It is more common for people to earn more during contribution years than in retirement. So, tax deferral is great for most people. However, that does not always happen. Someone may build lucrative businesses and passive income streams, have major jumps in their income over their career, or the government broadly raises tax rates. That could mean more tax than if the liability had been removed earlier and less after-tax money to spend.
What can still make an RRSP good even if the tax-deferral situation isn’t perfect is that it also reduces tax drag. If the alternative to putting or leaving money in an RRSP is to invest it in a tax-exposed account, then an RRSP still usually comes out ahead even if there is a slightly higher tax bracket at drawdown.
I didn’t put the First Home Savings Account (FHSA) below. It not only has tax deferral (a tax deduction now), but also tax elimination (tax-free withdrawal) when used to buy a qualifying home. A massive gift.
Tax drag is the drag on annual growth of investments due to the tax owing on income.
Interest, dividends, and half of realized capital gains count as taxable income. Having to pay the tax on that income stunts compounding growth. For example, interest or dividends in a personal or corporate cash account generate a tax bill each year that you must pay. If you have capital gains, then you only trigger tax when you sell, and realize the gain.
In a TFSA, RESP, or an RRSP, there is no tax on any of that income. Well, one wrinkle. There is a foreign withholding tax (FWT) on foreign dividends that may be lost. In a taxable account, the FWT can be recouped from most developed countries and US-listed holding dividends in an RRSP are exempt. The impact of FWT is complicated, but fortunately small.
Comparison of Account Characteristics
The restrictions, tax deferral, and tax drag characteristics of some common investment account types are summarized in the table below. A model portfolio of 80% stocks and 20% bonds is used to illustrate tax drag, but that would vary slightly based on the actual funds used. The analysis also uses the same mix in each account with no attempt to optimally match income type to account type (asset location).
Deciding Which Account Types To Use & When
Each investment account type has different characteristics. So, they may all play some role in a larger investment portfolio. However, most investors starting don’t have enough money to invest in everything at once. They must choose which accounts to invest in first. One possible sequencing strategy is illustrated below and the rationale is described in the subsequent text.
Prioritize Tax-Sheltered Registered Accounts
The most valuable account to use (if you qualify and can max it out consistently each year) is the FHSA. Not only do you get an income tax deduction (tax-deferral), but also a tax-free withdrawal for a qualifying house/condo (tax-elimination). If unused, it can be rolled into an RRSP later.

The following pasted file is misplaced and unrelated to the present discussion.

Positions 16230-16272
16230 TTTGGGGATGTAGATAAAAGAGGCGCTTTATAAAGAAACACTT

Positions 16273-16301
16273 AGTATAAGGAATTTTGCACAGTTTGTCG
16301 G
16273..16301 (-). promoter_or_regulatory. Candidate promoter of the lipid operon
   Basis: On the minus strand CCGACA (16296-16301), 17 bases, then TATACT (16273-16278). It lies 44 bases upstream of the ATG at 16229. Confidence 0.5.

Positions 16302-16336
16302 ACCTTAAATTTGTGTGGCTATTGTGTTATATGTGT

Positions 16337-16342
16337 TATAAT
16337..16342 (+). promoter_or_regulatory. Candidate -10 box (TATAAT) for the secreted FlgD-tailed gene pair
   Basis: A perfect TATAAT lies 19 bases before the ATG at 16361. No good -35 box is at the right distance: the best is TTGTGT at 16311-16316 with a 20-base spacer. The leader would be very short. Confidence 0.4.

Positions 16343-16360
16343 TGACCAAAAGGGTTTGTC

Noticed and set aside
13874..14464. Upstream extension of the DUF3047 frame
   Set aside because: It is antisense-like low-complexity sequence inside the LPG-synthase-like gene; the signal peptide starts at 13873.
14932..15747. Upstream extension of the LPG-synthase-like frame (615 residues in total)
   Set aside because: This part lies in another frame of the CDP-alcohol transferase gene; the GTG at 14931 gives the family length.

Generally, using registered accounts first makes sense to maximize the time for tax-sheltered growth. When starting out, your income and tax burden is also usually lower than it will be later in your career. So, if you have the money, stuffing it into after-tax registered accounts first (TFSA and RESP).
Using tax-deferred accounts later when your tax rate is high maximizes the odds that you will realize a tax reduction instead of just deferral. Or if you’ve maxed out your TFSA, FHSA, and RESP.
A high-income spouse may opt to contribute to a spousal RRSP instead of their own to give better income-splitting options in the event of retiring before age 65.
Professionals Or Businesses That Can Incorporate
Most high-income professionals will have to save more than the space in their registered accounts to fund their retirements. If a profession that can incorporate, that becomes an excellent option for tax-deferred investing once their registered accounts are full. A corporation can eventually become tax inefficient if it generates large amounts of income and very little is passed out to the owners. That problem usually takes a long time to develop (if ever) and there are multiple ways to deal with it.
High-Income or Big-Savers Who Overflow Their Registered Accounts
For high-income investors or any-income investor that cannot incorporate, max out their registered accounts, and have excess personal cash to invest must use a personal taxable account. A cash account may also be an excellent way to income-split if a lower-income spouse’s income is not needed for living expenses and is invested in their name instead. For couples with a similar income, a joint account ensures a simple seamless transition if one of you dies before the other.
Investing For The Kids